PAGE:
A few small Moon Wrasse clean a Giant Manta Ray from Parasites.
My name is Daniel Sasse, a marine conservationist, the owner of Poseidon Dive Center Ao Nang Thailand and an award-winning underwater photographer and videographer. I have 25 years of experience in scuba diving, teaching and photographing wildlife.
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Protecting our oceans must be our priority since every second breath we take is produced by our oceans.
The giant oceanic manta ray (Manta birostris) is an endangered species in the family Mobulidae and the largest type of ray in the world. It can grow to a disc size of up to 7 m (23 ft) with a weight of about 1,350 kg (2,980 lb) but the average size commonly observed is 4.5 m (15 ft). They are filter feeders and consume large quantities of zooplankton in the form of shrimp, krill, and planktonic crabs.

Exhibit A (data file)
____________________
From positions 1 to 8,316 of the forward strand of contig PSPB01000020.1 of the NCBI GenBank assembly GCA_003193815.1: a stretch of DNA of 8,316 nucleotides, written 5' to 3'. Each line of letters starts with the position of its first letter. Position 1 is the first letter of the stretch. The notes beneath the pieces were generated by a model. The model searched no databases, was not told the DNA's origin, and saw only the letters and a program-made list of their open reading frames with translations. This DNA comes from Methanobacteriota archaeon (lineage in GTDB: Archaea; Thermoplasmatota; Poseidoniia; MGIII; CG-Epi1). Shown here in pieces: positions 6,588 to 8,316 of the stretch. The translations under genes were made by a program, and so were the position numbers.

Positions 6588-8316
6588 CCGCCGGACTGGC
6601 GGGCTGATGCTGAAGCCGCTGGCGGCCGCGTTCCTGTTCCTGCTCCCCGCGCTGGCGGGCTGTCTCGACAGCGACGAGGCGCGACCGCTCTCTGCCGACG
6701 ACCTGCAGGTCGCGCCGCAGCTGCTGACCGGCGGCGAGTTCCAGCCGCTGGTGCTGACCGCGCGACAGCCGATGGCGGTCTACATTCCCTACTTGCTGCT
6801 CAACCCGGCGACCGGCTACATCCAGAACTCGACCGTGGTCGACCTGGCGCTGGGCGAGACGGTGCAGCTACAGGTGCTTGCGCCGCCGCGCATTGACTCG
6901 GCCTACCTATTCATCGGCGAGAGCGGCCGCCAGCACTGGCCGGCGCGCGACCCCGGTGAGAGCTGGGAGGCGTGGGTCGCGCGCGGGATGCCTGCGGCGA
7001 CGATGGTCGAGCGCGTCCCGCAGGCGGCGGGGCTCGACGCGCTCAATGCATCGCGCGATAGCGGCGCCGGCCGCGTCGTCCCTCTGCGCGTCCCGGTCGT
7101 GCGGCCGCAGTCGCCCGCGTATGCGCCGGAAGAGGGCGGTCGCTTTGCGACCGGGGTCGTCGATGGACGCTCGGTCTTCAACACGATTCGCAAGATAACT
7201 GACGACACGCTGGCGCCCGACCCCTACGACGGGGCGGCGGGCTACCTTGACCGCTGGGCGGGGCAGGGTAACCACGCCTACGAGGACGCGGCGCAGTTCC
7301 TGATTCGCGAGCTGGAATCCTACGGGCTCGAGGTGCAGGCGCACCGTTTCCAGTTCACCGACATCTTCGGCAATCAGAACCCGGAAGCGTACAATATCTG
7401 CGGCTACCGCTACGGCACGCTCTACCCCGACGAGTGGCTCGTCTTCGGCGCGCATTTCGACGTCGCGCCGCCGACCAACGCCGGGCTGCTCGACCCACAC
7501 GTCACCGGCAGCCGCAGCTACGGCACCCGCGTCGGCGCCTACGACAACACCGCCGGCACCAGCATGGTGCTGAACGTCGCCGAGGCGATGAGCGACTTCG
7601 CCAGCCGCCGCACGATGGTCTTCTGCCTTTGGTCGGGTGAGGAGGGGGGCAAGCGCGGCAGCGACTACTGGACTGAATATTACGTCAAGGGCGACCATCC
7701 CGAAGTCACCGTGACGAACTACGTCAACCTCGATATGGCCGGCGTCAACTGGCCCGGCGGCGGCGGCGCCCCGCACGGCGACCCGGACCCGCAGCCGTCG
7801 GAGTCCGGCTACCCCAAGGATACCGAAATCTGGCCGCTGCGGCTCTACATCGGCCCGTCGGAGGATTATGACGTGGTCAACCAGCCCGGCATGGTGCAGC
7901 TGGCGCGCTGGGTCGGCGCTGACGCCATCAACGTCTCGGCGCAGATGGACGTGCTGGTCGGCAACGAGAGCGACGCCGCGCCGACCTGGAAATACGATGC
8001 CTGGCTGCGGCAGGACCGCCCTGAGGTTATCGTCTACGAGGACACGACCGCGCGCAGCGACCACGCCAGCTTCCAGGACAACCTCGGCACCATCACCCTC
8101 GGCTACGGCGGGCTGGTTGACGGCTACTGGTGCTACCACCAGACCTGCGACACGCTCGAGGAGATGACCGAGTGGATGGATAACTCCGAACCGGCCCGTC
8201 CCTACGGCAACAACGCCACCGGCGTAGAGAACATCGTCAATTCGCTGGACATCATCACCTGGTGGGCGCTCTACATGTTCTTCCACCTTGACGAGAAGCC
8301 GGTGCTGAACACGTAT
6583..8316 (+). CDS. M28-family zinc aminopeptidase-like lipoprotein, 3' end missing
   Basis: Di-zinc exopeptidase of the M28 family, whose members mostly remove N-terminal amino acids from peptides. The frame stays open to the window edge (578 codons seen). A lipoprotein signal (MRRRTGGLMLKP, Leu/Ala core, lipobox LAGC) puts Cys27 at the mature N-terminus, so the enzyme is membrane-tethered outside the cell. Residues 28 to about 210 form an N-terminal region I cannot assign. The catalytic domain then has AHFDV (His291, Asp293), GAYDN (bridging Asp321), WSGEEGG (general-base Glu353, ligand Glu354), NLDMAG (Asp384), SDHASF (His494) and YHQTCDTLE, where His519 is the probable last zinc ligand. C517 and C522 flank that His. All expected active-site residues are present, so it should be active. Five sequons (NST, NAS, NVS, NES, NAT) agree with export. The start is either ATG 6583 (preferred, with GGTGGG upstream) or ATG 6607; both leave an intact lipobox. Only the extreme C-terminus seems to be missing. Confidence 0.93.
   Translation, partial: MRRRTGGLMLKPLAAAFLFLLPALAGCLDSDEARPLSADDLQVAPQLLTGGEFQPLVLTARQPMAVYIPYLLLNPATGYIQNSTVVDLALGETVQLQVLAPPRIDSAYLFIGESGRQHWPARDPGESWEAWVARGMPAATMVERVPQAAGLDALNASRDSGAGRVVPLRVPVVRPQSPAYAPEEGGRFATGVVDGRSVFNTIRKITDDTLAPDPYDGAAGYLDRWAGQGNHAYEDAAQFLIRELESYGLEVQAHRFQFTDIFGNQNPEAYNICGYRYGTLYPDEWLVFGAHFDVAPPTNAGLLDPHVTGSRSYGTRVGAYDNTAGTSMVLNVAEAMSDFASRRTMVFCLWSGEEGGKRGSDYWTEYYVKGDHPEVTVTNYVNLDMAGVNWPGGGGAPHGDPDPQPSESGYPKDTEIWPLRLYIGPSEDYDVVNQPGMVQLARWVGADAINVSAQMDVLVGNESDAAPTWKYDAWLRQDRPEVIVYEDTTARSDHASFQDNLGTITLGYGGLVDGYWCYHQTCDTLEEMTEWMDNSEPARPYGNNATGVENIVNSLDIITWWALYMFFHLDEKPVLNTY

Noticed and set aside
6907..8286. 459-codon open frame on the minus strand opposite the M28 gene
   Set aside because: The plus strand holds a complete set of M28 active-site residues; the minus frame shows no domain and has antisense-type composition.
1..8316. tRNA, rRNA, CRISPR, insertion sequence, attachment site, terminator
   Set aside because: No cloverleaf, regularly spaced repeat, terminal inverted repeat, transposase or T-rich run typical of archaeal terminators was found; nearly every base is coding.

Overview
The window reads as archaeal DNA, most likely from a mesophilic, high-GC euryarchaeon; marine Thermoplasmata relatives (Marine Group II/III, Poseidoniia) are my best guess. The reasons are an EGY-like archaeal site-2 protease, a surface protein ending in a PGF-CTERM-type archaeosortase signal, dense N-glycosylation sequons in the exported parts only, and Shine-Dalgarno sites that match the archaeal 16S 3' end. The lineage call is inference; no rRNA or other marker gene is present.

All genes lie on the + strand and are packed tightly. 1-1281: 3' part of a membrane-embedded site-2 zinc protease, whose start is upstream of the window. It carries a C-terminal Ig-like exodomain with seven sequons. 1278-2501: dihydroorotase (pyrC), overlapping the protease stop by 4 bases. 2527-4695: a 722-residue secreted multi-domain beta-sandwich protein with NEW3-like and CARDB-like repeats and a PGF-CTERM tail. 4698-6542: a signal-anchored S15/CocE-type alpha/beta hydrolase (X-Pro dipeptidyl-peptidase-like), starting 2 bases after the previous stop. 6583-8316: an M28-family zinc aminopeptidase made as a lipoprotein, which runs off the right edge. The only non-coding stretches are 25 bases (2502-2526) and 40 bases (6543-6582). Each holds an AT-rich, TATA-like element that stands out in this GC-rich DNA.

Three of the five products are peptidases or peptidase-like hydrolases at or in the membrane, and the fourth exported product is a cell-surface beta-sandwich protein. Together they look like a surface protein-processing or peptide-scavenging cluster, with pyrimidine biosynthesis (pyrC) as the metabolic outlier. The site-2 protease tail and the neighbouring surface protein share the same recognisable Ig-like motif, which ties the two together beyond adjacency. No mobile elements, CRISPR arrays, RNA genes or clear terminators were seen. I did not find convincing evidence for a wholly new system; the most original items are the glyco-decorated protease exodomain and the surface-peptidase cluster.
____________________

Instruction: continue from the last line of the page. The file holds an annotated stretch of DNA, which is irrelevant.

The relationship between cleaner Moon Wrasse and reef fish has long been one of the textbook examples of mutualism, a partnership in which both individuals benefit. In this relationship, the cleaner wrasses set up “cleaning stations” where they eat parasites and dead skin cells off of willing reef fish
If you’re interested in our marine life conservation work please have a look at our website. http://marine-conservation.poseidon-krabi.com
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